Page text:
In my opinion, there are two kinds of cookbooks: there are the straightforward, no-nonsense ones, the ones that might not always have accompanying photos of the food but do always contain matter-of-fact recipe instructions. These ones rely on staple ingredients and are written with the assumption that the at-home chef need not be bothered by editorializing, and is on the hunt for the most expeditious, delicious route to have dinner on the table.

Then, there are the ones that I would put in the “coffee table style” category, the ones that have become so immensely popular, thanks in part to…

I’ll be the first to admit that I’m a glorified Internet foodie. When I have a specific ingredient that I want to use up or have a sudden craving for Indian food or no-knead bread, I will run a quick Google search or scroll through my NY Times cooking app for inspiration.

I follow everyone under the sun that is worth following when it comes to food influencers on Instagram, and I even ventured into Instagram foodie territory myself by creating a separate account last year dedicated to sharing my “quarantine” creations (56 followers and counting!).

This past year has…

Does anyone else feel guilty when you have a fridge full of partially used up ingredients and the only two options on hand are to figure out a way to use them up all at once or to toss them?

I’m not sure why guilty is the knee-jerk response. …

Working from home has recently been rather difficult for me. I am someone who gets energy from being around other people and I miss being able to tell my coworkers about my weekend, or what I made for dinner the night before. I even miss the sometimes sad small talk in the lunch room waiting for fresh coffee to be made.

There isn’t a good answer for what ails me, because it’s what we all are experiencing at the moment. The ups and the downs of a pandemic, the fear of the unknown, the crippling anxiety of getting COVID or…

If old dogs could talk,

What would they say

I am old and my bones hurt

I am tired and I ache

I love you

I cherish you

And yet,

I’ve been thinking about this a lot lately, as we approach what it feels like month 1,000 of quarantine.

I’ve been re-watching one of my favorite old shows, Greek, even though there is a laundry list of new shows I should be checking out. My boyfriend and I recently re-watched The Haunting of Hill House and are currently re-watching Dexter even though we know how both of these end. We find ourselves speeding through season 3 of Dexter just to get to the next one because we know how good season 4 is with John Lithgow. We don’t seem to…

You wake up to your alarm with a pounding headache, a stuffy nose, and you feel like an elephant is sitting on your chest. You audibly moan, grudgingly admitting to yourself that you’re sick, and yet you still drag yourself out of bed, into a hot shower, and out the door at 8 AM for your regularly scheduled work day. …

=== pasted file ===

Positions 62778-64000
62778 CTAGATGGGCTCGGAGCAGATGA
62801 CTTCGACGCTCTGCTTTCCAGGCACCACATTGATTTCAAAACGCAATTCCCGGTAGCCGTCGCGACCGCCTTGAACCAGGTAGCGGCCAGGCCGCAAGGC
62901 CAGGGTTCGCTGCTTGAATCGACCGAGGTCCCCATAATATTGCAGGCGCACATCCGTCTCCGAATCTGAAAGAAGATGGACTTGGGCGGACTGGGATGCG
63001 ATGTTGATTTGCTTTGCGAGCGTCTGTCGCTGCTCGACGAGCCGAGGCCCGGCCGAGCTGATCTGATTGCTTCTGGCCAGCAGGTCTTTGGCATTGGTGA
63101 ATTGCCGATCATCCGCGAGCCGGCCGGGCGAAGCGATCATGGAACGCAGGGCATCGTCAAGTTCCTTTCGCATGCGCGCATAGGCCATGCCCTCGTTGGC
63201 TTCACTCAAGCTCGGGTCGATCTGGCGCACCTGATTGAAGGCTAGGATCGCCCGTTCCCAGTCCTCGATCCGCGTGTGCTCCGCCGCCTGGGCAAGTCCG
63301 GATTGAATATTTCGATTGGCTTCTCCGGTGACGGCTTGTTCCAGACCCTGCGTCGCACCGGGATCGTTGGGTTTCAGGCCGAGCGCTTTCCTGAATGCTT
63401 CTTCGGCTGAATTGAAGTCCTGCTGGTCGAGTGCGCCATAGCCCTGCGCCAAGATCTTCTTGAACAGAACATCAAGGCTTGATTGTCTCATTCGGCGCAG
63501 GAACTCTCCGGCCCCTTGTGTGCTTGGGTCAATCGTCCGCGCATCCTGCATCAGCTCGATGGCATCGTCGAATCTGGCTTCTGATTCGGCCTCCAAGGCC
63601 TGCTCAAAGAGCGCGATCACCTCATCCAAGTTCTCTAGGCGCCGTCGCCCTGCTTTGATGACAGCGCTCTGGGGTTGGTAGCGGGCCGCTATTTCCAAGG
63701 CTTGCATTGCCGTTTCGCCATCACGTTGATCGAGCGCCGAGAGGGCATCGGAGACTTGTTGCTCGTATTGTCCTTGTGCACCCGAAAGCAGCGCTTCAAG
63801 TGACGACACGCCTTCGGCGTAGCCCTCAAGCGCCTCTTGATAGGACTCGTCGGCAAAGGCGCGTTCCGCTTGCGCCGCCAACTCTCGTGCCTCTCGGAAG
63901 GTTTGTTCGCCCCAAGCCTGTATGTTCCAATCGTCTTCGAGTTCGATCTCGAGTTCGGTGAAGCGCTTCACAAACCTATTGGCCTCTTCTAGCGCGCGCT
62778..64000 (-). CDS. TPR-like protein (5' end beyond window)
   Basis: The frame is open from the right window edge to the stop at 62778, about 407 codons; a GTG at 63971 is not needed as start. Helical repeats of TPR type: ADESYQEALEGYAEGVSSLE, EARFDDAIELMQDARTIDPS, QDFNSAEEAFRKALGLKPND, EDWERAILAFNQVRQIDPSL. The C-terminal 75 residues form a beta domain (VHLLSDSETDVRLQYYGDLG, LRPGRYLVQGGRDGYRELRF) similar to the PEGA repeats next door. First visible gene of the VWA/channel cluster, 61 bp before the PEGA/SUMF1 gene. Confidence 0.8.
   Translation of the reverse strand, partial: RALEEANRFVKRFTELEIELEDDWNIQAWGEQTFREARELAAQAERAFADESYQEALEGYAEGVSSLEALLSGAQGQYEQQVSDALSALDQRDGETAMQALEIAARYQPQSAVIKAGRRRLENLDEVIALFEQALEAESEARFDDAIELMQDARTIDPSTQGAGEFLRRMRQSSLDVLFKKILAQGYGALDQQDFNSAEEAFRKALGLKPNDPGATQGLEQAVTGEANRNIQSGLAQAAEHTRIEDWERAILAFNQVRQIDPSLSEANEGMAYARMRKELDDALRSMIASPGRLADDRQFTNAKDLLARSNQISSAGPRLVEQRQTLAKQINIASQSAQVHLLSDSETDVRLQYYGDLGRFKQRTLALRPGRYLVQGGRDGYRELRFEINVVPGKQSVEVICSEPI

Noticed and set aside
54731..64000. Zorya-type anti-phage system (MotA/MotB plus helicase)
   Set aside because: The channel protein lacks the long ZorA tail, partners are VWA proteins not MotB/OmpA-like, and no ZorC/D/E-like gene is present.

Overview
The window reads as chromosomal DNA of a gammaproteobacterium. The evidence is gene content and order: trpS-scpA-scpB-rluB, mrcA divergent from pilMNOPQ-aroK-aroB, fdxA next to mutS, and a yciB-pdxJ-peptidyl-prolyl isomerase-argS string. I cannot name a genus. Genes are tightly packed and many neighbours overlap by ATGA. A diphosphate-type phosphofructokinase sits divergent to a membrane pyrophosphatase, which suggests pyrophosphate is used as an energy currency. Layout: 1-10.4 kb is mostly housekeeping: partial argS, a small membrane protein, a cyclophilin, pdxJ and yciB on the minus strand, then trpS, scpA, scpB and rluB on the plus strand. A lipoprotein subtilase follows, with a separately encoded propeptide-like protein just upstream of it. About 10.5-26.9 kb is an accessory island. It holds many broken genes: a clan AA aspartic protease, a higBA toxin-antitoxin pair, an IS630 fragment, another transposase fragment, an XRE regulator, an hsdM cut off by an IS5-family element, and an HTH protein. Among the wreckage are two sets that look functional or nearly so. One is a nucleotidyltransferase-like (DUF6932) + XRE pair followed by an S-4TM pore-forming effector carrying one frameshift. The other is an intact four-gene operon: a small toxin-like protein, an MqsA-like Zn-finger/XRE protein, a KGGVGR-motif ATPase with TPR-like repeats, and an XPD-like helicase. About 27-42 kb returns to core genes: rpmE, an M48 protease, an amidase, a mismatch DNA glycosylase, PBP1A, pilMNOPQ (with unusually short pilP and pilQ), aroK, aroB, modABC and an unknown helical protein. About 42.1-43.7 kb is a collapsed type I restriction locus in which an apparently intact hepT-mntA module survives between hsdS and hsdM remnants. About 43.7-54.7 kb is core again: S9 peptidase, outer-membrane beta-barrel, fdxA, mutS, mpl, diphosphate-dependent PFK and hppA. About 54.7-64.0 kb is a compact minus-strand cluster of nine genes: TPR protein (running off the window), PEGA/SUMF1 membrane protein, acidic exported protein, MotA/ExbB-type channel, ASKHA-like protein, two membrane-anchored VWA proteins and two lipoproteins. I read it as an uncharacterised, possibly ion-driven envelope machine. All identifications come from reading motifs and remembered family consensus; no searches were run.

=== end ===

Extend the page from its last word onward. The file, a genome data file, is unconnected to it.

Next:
I did the research, I found the Craigslist ad and communicated with the woman who Brahms would be adopted from. I bought him all the toys and treats I could think of, and approached this whole kitten thing with a very much dog owner mentality.

I grew up with dogs all my life and expected to get the kind of reciprocal attention and love that dogs wholeheartedly dole out if you are the one that feeds them, takes them on walks, plays with them, and gives them belly rubs and head scratches.

As it turns out, cats are very different…

Turnover is hard. It’s hard on senior management, it’s hard on the morale of a team, and it’s especially hard if it directly affects you. And while turnover does indeed happen everywhere, it’s not every day that it involves the departure of a mentor and close friend of yours.

While it’s easy to let the immediate shock of that individual no longer being there every day to get to you — and no doubt understandable — it’s also important to keep a few things in mind as you adjust to his or her absence:

  1. Put your best foot forward. If…

Up until the last two weeks, I was one of those weirdly fortunate people who could count on one hand the number of times I’ve moved in my 26 years of life. In chronological order, my moves are:

  1. From my first home in Illinois to the house that is still occupied by my parents and the place I will always consider home, in Wisconsin.
  2. To my college dorm freshman year.
  3. My first college apartment my Sophomore year of college.
  4. A duplex I lived in my Junior and Senior years of college.
  5. Into a beautiful Victorian mansion-converted-duplex that I lived in…

Caroline Wittenberg

I’m 29 years old and here is what I know about myself: word enthusiast, dog lover, new-found cat lover, over-committer, and oftentimes, loyal to a fault.

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